Now the family, who were already displaced seven times inside Syria, has privacy. Their dank and windowless apartment, with little furniture and one shared sleeping room, however, is barely an improvement on Zaatari.
According to a recent UNHCR report, Syrian migrants living outside official camps in urban and rural areas number nearly 523,000; around 84 percent of the registered refugee population. Around two-thirds live below the national poverty line, with one in six households having an income of less than $40 per month.
While the Jordanian government has given residency permits to Syrian refugees, there is currently no legal provision for issuing work permits, effectively locking the refugees into laboring in the black market to survive.
After leaving Zataari, Wassim, a mechanic back in Syria, has struggled to find work, so he now collects scrap metals and plastics from the street with his 11-year-old son. A filled trash bag normally earns them less than half a dollar. At present the family's income, including a monthly payment of 10 Jordanian dinar ($14) per family member from UNHCR, is well below their outgoings.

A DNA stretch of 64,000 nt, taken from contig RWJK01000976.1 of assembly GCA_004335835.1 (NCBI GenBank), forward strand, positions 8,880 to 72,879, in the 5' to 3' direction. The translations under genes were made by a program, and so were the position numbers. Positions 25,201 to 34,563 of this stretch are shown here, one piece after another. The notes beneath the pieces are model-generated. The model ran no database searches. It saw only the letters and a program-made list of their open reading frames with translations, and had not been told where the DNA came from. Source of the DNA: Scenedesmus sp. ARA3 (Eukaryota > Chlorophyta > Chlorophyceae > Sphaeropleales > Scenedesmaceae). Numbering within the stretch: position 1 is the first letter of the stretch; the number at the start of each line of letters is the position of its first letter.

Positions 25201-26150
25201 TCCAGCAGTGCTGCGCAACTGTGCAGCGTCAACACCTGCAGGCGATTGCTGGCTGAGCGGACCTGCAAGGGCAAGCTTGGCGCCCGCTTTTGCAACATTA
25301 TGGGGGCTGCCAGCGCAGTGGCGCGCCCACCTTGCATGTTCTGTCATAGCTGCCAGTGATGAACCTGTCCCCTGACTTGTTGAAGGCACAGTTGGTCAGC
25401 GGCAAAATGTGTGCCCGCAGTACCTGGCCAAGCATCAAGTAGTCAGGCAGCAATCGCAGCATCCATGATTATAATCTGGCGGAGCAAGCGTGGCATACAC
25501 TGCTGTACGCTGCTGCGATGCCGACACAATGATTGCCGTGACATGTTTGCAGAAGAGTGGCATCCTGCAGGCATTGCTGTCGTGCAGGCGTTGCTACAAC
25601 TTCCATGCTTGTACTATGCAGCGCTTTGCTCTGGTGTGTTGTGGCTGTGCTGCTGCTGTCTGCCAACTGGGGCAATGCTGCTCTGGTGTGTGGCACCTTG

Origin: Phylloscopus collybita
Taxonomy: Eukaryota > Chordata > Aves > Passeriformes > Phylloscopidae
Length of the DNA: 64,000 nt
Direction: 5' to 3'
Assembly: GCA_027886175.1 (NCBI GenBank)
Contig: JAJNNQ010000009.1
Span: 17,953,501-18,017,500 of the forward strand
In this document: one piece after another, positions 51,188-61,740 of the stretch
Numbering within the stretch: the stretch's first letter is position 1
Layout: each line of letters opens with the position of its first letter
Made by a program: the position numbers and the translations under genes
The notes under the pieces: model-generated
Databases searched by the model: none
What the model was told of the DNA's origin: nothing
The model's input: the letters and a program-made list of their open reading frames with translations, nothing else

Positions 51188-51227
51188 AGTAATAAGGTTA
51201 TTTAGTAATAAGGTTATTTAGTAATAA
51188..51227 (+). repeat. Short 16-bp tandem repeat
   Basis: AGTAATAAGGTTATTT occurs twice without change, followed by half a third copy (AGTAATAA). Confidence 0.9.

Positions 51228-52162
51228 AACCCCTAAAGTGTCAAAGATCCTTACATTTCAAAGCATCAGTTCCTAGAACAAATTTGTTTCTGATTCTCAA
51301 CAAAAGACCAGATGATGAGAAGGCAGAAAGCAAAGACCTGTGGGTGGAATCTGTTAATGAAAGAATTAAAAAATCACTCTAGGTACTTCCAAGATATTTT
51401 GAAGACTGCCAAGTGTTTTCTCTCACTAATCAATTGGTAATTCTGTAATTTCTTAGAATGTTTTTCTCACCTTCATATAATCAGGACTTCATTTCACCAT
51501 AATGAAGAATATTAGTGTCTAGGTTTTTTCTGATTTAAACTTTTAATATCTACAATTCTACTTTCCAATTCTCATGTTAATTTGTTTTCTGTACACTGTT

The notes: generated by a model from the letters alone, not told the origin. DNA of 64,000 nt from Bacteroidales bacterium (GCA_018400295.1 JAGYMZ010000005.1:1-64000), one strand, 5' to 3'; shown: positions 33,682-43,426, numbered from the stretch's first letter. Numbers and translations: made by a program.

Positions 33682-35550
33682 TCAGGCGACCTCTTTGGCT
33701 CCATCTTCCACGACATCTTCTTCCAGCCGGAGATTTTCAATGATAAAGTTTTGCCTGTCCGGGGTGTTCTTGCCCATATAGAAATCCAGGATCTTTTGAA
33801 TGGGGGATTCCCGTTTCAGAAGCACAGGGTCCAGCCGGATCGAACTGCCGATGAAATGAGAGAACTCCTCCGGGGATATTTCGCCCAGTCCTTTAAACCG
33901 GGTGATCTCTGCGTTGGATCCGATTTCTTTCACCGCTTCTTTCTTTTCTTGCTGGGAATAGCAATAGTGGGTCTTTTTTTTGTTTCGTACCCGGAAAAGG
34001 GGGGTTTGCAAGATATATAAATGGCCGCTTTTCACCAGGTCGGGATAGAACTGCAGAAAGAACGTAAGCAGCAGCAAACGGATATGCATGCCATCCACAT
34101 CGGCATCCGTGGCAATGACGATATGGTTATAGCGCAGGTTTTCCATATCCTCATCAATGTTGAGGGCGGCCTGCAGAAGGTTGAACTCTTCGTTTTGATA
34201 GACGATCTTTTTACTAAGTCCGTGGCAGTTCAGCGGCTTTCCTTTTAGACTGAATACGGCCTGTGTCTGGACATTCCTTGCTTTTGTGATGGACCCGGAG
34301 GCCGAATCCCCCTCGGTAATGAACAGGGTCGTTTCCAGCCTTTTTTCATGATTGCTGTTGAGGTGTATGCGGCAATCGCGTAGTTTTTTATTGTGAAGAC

'The situation with the economy makes the topic of refugees and work permits politically very sensitive'
In a bakery in east Amman workers gather to exchange stories of running away from labor enforcement officers. The entire staff is Syrian, including several skilled workers, and all are working in the black economy. When they spot labor enforcement officials, the men hightail out of the backdoor vaulting over walls in a dash to the maze of streets around the nearby housing blocks. "The boss has to rush over, because we don't have the time to even lock the doors," Kassar Maher, a former store owner, told VICE News. "It can happen any moment, really they can come anytime. It's very stressful, we're working, we're barely surviving, we're watching, waiting, expecting the worst."